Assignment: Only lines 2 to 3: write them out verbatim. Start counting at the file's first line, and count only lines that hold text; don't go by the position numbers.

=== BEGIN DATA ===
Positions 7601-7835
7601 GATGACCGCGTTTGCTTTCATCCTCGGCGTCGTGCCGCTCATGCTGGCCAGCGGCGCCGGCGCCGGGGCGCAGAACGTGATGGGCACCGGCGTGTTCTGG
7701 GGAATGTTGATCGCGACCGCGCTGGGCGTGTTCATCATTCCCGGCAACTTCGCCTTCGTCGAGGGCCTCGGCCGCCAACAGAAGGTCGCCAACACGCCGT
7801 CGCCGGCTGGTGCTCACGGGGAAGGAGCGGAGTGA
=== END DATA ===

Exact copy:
7601 GATGACCGCGTTTGCTTTCATCCTCGGCGTCGTGCCGCTCATGCTGGCCAGCGGCGCCGGCGCCGGGGCGCAGAACGTGATGGGCACCGGCGTGTTCTGG
7701 GGAATGTTGATCGCGACCGCGCTGGGCGTGTTCATCATTCCCGGCAACTTCGCCTTCGTCGAGGGCCTCGGCCGCCAACAGAAGGTCGCCAACACGCCGT